Xx dd.

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Never Being Confused

It was a typical day in the life of Jim and Debbie, the parents of SeptemberThe28th.

They were on The High Street championing their offspring’s cause as usual. They wore their ‘Asexual Is Not Fluid UCUNT!’ Tshirts, The back of which said ‘LGBTQI+Forever!!‘ And underneath that was ‘I am not a label!’

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All Stories, General Fiction, Short Fiction

Julia’s End by Hugh Cron – Warning – Strong Adult Content Of A Sexual Nature

Foreword:

This is one of two stories that I’ve been given free gratis with. I really do appreciate that and that is why I wanted to explain why I chose this one.

I was playing around, for so many reasons, with changed perceptions and this is what I came up with.

My fellow editors felt the content was too strong but it had to be for what I was going for. I wanted to see if I could alter a reader’s sympathies and to do that I needed the situation to be so abhorrent that they would need a real change of heart.

I wondered if we always fall down on one side or another with our sympathies or were there situations where, until all was revealed, our initial gut feelings may not be relied on and would be changed not just dramatically but more than once.

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All Stories, General Fiction, Short Fiction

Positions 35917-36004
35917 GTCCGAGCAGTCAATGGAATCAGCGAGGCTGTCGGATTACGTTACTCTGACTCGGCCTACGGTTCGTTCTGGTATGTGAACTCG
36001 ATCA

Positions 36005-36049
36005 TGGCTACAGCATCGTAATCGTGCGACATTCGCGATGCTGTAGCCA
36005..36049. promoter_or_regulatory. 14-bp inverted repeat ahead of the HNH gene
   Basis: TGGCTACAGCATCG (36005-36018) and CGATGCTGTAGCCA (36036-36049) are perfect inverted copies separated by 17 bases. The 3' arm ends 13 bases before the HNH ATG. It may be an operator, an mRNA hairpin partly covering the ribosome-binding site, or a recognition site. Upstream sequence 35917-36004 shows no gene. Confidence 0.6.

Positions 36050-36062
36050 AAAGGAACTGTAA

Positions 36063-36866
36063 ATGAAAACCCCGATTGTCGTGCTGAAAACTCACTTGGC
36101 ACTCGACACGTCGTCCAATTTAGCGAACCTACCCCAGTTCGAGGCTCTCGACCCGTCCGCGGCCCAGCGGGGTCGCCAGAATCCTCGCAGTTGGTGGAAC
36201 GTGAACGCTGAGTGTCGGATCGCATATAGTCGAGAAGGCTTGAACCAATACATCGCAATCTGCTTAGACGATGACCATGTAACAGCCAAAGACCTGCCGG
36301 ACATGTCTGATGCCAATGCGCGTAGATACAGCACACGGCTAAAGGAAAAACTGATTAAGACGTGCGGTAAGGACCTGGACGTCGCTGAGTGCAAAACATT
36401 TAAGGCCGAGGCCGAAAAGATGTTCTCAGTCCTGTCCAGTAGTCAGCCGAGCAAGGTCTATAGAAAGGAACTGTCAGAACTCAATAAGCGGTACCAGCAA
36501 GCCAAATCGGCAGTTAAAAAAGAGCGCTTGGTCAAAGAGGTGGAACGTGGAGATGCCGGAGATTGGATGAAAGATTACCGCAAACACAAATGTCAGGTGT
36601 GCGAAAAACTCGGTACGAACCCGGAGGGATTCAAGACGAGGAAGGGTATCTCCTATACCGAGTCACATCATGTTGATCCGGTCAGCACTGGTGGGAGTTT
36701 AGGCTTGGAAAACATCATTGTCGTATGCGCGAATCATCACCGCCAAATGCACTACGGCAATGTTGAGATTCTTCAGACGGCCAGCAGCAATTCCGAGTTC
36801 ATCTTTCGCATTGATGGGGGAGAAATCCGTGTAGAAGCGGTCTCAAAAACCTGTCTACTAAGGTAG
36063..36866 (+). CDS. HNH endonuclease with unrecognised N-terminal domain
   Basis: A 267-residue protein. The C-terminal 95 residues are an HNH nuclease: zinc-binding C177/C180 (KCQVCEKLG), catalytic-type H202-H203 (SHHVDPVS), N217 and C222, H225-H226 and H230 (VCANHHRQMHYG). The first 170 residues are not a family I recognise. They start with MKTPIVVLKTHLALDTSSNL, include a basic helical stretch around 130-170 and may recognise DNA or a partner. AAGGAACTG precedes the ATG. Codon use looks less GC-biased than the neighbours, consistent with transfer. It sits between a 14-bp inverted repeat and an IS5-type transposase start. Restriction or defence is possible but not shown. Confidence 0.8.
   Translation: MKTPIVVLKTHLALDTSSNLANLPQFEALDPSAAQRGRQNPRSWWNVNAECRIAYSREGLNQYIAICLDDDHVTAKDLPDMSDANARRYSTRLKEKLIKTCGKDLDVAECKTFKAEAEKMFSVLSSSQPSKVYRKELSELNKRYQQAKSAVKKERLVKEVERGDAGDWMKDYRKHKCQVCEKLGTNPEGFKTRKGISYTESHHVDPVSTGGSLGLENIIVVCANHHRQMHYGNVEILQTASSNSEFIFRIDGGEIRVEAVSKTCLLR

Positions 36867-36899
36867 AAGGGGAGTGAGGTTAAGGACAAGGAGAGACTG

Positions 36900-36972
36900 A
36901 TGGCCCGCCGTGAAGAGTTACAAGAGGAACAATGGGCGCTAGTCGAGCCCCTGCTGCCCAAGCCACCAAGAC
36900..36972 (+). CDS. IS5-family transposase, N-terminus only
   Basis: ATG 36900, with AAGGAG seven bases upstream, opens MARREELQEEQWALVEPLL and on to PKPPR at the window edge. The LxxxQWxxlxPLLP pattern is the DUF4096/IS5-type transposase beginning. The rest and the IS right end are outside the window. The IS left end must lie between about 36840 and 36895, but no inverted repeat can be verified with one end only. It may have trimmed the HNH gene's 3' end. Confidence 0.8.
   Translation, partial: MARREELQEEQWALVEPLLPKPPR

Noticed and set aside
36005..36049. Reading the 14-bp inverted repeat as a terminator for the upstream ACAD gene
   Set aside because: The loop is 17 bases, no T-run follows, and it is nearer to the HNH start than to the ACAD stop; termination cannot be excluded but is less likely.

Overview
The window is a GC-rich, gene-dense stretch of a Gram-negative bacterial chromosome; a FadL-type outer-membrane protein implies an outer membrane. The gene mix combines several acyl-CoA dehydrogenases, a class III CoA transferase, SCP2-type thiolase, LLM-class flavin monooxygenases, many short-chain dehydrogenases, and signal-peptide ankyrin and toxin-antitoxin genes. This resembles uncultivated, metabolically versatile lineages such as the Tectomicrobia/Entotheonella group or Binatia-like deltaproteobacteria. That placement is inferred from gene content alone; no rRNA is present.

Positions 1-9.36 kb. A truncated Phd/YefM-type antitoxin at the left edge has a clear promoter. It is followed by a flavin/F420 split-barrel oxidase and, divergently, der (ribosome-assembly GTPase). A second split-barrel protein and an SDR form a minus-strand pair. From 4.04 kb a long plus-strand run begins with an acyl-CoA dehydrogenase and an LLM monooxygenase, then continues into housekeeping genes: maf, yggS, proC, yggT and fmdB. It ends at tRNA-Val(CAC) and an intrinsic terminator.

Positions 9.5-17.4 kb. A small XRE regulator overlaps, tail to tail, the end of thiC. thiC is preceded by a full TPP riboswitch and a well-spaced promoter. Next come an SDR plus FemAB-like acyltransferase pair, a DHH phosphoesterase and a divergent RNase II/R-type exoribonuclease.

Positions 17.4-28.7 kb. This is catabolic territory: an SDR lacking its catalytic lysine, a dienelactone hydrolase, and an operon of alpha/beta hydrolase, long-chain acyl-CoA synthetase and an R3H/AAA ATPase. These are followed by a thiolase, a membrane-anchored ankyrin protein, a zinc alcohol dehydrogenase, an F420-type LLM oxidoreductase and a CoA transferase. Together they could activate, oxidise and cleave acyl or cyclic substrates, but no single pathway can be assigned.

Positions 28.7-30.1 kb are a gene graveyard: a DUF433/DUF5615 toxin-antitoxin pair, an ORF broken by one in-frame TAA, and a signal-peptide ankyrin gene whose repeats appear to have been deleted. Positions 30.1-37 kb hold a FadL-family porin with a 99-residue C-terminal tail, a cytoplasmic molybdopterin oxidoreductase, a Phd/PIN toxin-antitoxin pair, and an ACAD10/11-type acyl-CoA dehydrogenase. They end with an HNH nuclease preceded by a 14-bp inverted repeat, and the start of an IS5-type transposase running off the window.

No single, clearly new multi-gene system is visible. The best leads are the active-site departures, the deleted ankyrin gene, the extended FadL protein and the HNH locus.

Friday Night by Hugh Cron – Warning – Very Strong Adult Content.

Foreword: This is a story that I have been given the go ahead with even though it was a split decision and wasn’t accepted as a majority. I am very grateful.

I wanted to explain where this came from. I think this is the best example I have of a state of mind dictating a story. Writing is therapeutic. To go somewhere you would never tread yourself is as liberating as you can get. I’ve always thought when life really gets to you, do something horrific on a sheet of paper. Challenge yourself to write a character that has no redeeming qualities what-so-ever.

You can end up with something dark, ‘passionate’ and an MC that you’ve absolutely no empathy for.

…And its fun to worry those who want to analyse the writer more than the story!

(Last Warning – Very strong language and distasteful adult content / attitude. Do not read if you are liable to be offended.)

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All Stories, General Fiction, Short Fiction

Funeral Crashers by Mir-Yashar Seyedbagheri

My older sister Nancy and I love funerals. We go at random every weekend, ingratiating ourselves into the crowds, the friends, the family. We pretend to weep with the mourners, while we absorb things with the coldness of detectives, me in an oversized suit, borrowed from Dad. Nancy in one of Mother’s nice black gowns. We love the darkness, the garb, the somberness. The people gathered together, mothers and children, cousins, nephews, people with connections we cannot fathom. Being so close to darkness, a kind of whirl, excitement. We don’t know dead people, the wildness of loss. Mother and Dad are divorced, but that’s different. They wear fedoras and lavender and false civility. Even our grandparents still live, regaling us with tales of meeting Teddy Roosevelt and other trivialities.